Today I did something I don’t get to do very often: I turned off my email. Aside from three pre-scheduled check-ins to make sure nothing was melting down, I was off-line almost the entire day and able to focus on a single design assignment. Toward the end of the day I reviewed my work with the client to collect their feedback and tomorrow we’ll start the review process with other stakeholders.
It later struck me that eight consecutive hours of focus is a rare thing. In this case I was making significant changes to two months worth of work due to a very wise decision made by a very wise executive. That is not sarcasm – a good decision was made, and to be successful we needed to take three steps back in order to take four steps forward. It was refreshing to do this kind of rework and feel like I was “doing the right thing” rather than diluting something as a result of design-by-committee.
I’m a huge fan of theoatmeal.com, but when Matt Inman vents over idiot clients or copycat design methods, I feel like he’s missing the point. In my experience, one of the greatest enemies of good design isn’t what we typically blame: clients, technology, time, money, or even nepotism. I’m calling out the turf war.
We do a lot of work with pharmaceutical companies and much of my efforts focus on helping clients communicate important information to physicians, nurses, and pharmacists. I’m not talking about your typical marketing site for a new drug, but the volumes of clinical information that pharma companies provide to the medical community free of charge and without any marketing messaging. This information gives your healthcare providers the data they need to make informed decisions and, without question, it saves lives. The sad fact is that the medical industry doesn’t always trust information coming from “Big Pharma.” There are a lot of reasons that have contributed to this situation over the years. The pharma industry has been spending a lot of energy trying to remedy the situation, but fixing trust issues is a hard game.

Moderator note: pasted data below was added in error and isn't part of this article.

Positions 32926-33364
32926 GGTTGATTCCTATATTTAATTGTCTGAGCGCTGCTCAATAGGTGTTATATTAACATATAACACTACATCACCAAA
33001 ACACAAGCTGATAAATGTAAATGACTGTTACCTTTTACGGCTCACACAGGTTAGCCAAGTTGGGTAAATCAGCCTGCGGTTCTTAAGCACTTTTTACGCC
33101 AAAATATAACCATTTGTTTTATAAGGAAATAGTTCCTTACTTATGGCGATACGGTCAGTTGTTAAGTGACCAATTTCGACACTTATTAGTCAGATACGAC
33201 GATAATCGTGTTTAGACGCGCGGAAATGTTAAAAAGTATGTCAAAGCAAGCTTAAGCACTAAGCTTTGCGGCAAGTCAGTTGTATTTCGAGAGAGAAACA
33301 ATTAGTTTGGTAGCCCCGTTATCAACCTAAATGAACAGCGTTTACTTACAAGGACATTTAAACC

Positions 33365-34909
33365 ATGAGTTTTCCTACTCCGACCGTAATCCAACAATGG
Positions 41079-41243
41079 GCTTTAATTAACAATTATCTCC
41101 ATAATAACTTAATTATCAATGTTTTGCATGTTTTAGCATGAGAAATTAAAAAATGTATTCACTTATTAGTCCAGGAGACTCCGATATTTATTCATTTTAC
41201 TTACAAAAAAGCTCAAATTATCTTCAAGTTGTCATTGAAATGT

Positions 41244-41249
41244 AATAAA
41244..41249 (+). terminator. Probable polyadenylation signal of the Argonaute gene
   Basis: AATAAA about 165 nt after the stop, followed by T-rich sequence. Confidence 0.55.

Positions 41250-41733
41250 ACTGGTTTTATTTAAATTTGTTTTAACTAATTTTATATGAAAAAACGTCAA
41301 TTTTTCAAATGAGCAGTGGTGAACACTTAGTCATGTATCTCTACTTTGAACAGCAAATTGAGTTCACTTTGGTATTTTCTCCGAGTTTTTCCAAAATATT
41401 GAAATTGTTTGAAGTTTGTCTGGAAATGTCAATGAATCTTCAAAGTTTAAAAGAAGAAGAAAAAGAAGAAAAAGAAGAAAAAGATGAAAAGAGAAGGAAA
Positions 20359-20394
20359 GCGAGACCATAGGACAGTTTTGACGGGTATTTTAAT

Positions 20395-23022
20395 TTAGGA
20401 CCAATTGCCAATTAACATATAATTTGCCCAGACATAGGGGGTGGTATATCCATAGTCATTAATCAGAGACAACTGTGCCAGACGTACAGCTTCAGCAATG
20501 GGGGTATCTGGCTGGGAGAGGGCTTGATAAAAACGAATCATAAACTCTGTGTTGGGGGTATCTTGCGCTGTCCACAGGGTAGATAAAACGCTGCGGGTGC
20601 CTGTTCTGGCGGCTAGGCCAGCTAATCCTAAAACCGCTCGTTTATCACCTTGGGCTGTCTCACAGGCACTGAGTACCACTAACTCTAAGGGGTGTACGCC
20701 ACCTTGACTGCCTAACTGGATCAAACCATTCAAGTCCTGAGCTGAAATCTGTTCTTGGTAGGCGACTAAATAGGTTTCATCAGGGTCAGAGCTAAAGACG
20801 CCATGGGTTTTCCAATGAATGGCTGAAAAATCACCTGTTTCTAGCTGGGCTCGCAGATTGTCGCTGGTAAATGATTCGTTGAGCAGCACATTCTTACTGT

I can’t meet physicians without grilling them about how they use technology in their practice. A while ago I ended up sitting next to an ER doc at a baseball game. We got to talking and I asked him about the electronic medical record systems at his hospital. I was not surprised by what I heard, but it’s a great example of how turf wars are the enemy: a series of battles between medical departments, vendors, healthcare systems, and their IT departments leaves many ERs with multiple systems. Sometimes they have multiple screens up for one patient: charts, radiology, labs, research, etc. Many of these systems don’t talk to each other because they’re built by competitors who want to dominate the market. None of these decisions were made to improve usability or achieve better patient outcomes; they were all made to “protect” someone’s group, market share, or position.
So…back to my entire day of focus: the reason why that’s so rare is due to the unfortunate reality that in my typical day, much of my time (and I suspect yours) is dedicated to dealing with the fallout from turf wars. Over time, those successful in these wars become unable to function any other way – they default to tactics of offense or defense. The wisest don’t contribute to the wars. Fueling that fire means you’re not doing what you do best: focusing on good design. Less time spent on design means less time collaborating with your friends and colleagues over in Content, Development, IT, and Testing. It also means missed opportunities reaching out to users and stakeholders for critical feedback.
David Maister wrote a book called “The Trusted Advisor” that every UX designer should read. Much of the book is dedicated to trust building. You don’t build trust by getting sucked into the turf war, you build it by doing the right thing.